Making Airports in Asia Future‐Ready

The Asia Pacific region continues to experience rapid growth in aviation traffic, and is forecasted to be the world’s highest growth region in the coming years.

Making Airports in Asia Future‐Ready

The Asia Pacific region continues to experience rapid growth in aviation traffic, and is forecasted to be the world’s highest growth region in the coming years.

The International Air Transport Association (IATA) expects 7.8 billion travellers by 2036, up from 4.3 billion in 2018. Of the 3.5 billion trips to from or within the Asia‐Pacific region in 2036, 1.5 billion will pass through China. As early as 2022, IATA expects China to be the largest single aviation market. India is another emerging power‐house—even if it will take longer to mature. And nearly equal potential could be realised as the Indian aviation market continues to develop.

Aviation infrastructure is racing to meet this rapid growth. Airports around the region are building new terminals to meet the demands of air travel. Countries such as Indonesia, Malaysia, and Thailand are also upgrading their air traffic control systems and infrastructure to track more aircraft, and increase hourly movements at the airports.

Technology and innovation are essential in building airports of the future, particularly in Asia. NATS has been one of the driving forces behind air traffic modernization. It provides creative and proven solutions for airports, service providers and other aviation businesses around the world to cope with changing demands and challenges, with the aim of increasing safety and efficiency while decreasing costs.

For example, NATS has invested in FourSight, a next generation air traffic conflict detection tool to be the successor to the current system, iFACTS. iFACTS, introduced in 2011, predicts an aircraft location up to 18 minutes into the future. Potential conflicts can then be easily identified and action taken early to avoid them. The system has helped cut emissions and resulted in a 40% capacity increase for some airspace sectors.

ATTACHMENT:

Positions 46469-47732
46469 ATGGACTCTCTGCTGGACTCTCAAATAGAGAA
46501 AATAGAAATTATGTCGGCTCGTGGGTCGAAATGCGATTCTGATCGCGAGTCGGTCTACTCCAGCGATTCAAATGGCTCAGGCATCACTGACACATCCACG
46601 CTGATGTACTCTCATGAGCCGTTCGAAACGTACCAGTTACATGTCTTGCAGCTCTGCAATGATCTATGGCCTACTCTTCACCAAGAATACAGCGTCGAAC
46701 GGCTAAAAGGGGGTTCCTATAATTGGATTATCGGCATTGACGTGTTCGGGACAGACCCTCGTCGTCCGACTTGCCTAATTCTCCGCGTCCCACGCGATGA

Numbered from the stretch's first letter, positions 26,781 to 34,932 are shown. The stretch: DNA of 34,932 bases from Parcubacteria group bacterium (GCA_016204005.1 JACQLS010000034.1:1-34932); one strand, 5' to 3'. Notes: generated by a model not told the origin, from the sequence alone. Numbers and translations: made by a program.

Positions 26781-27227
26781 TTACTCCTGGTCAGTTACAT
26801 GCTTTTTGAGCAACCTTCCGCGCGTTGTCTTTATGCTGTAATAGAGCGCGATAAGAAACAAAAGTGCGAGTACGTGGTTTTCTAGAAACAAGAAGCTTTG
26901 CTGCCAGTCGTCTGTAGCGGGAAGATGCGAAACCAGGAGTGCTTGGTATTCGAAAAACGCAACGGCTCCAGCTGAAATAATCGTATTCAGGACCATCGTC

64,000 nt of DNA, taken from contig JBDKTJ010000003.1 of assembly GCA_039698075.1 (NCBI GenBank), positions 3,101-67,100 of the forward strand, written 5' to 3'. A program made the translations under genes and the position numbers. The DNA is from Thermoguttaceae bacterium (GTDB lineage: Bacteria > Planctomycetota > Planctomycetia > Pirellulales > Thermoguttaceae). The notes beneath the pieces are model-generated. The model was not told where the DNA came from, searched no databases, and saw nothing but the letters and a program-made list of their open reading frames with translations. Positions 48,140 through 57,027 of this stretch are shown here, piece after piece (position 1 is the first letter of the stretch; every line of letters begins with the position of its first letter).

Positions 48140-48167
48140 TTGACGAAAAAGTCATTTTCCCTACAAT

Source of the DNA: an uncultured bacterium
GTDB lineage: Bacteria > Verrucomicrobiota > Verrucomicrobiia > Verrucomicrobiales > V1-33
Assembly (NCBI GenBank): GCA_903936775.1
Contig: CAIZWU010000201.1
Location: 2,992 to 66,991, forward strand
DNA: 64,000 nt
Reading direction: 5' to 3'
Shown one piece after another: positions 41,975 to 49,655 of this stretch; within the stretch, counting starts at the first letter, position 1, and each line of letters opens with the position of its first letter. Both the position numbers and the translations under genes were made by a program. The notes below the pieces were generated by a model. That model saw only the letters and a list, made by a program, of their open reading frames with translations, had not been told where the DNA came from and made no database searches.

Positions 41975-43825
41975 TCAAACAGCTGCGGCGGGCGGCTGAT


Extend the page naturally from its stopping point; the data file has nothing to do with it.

Machine learning and artificial intelligence are also used by NATS to further grow its offerings. Recently, it has been able to predict the likelihood of potential safety events at its London Terminal Control operation by using real‐life data from 2015 to the present day. The accuracy of the results so far has been impressive, running at between 60 and 80 percent.

NATS is also working on a remote digital air traffic control tower demonstrator that uses high‐ definition cameras powered by super‐fast and secure fiber connections. A smart digital tower, equipped with a range of assistive functionalities and features, is envisioned to enhance air traffic management and safety of runway and ground operations, and increase operational efficiencies at airports across the world. Digital remote towers are being trialled in the UK and has already been tested in Australia and Sweden.

On the same front, in November 2017, the Civil Aviation Authority of Singapore (CAAS) awarded NATS a contract valued close to $7 million to develop a smart digital tower prototype. It will be tested at Changi Airport over a period of 22 months and will be the largest and most complex in the world.

The awarded contract includes the set‐up of multiple fixed‐position cameras to feed live video images onto a large video wall. This will provide a similar view to what air traffic controllers (ATCOs) currently see from a physical control tower. The trial will employ advanced camera and video stitching technologies, thus enabling better display of information. For instance, the video cameras can automatically pan, tilt, and zoom, to enable a closer look at objects and/or areas of interest.

Martin Rolfe, NATS Chief Executive Officer, said: “Singapore and CAAS are leading the world in the approach to smart airport and smart digital tower adoption and we’re absolutely delighted to have been chosen to work with them on what will be a transformational project for Changi Airport and the wider aviation industry. I believe the work we do together over the next two years will help shape how smart digital tower and smart airport technologies are applied to hub airports all over the world. It’s a huge vote of confidence not just in NATS’ operational capabilities, but also our partners at Searidge Technologies.”

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